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Medline ® Abstract for Reference 1

of 'Endoscopic methods for the diagnosis of pancreatobiliary neoplasms'

1
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A prospective study of biliary cytology in 100 patients with bile duct strictures.
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Kurzawinski TR, Deery A, Dooley JS, Dick R, Hobbs KE, Davidson BR
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Hepatology. 1993;18(6):1399.
 
In patients with obstructive jaundice due to biliary tract stricture a tissue diagnosis is essential because of the varied treatment options available. Radiological imaging of a biliary stricture may suggest that it is malignant, but only a tissue diagnosis can be conclusive. The difficulty of obtaining biopsy tissue has encouraged the use of cytology in this field. This study prospectively analyzed the diagnostic value of exfoliative bile and brush cytology methods. One hundred consecutive patients with biliary strictures diagnosed at endoscopic retrograde cholangiopancreatography or percutaneous transhepatic cholangiography (60 men and 40 women; median age = 71 yr, range = 31 to 91 yr) underwent biliary cytology and were divided into two groups. Group 1 comprised the first 47 patients, who were studied by means of bile cytology alone; and group 2 comprised the subsequent 46 patients, who were studied by means of bile and brush cytology techniques. Seven patients were excluded from analysis because of inadequate follow-up information. A single experienced cytologist examined all samples to determine whether they were neoplastic. Eighty-one patients had malignant strictures and 12 had benign strictures. Combined bile and brush cytology (group 2) was more sensitive than bile cytology alone (group 1) (69% [27 of 39]vs. 33% [16 of 42], p<0.01). In the patients studied by means of bile and brush cytology methods (group 2), cytologic study of brushings was more sensitive (69% vs. 26%, p<0.01). No false-positive results were reported in either group (specificity = 100%).(ABSTRACT TRUNCATED AT 250 WORDS)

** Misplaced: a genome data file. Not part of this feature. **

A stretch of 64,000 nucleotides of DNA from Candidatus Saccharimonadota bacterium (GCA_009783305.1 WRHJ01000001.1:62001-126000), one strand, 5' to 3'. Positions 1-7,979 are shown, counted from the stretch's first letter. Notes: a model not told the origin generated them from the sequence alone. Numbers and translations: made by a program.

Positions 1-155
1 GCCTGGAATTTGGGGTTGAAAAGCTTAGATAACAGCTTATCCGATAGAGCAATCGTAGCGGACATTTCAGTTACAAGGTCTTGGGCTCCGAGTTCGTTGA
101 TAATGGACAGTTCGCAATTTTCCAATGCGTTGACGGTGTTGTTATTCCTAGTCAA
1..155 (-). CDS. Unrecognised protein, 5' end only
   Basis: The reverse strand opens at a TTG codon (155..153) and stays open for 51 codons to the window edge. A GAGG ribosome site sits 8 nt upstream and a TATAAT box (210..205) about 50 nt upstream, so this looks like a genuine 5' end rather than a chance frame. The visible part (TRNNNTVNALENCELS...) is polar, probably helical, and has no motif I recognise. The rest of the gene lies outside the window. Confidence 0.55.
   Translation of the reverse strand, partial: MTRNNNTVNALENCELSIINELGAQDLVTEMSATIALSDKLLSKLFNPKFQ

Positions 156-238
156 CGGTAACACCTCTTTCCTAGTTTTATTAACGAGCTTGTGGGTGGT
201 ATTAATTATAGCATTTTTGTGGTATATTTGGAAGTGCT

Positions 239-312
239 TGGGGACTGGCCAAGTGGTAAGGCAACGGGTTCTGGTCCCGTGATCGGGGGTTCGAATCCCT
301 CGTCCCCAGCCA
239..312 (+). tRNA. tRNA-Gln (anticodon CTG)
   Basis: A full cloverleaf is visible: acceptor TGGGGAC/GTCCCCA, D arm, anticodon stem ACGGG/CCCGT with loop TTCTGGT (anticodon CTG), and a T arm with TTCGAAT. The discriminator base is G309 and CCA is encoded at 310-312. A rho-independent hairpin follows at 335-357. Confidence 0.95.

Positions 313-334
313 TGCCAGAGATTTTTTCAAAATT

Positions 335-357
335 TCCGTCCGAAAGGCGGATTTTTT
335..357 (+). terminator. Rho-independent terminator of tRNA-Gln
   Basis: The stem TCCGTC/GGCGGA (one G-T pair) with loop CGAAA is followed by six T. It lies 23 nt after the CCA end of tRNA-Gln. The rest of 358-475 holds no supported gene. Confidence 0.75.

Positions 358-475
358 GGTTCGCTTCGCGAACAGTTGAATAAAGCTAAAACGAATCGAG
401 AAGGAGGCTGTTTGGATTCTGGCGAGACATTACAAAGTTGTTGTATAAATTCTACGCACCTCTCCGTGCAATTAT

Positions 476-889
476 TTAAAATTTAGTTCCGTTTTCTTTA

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Hepatobiliary and Liver Transplantation Unit, Royal Free Hospital, London, United Kingdom.
PMID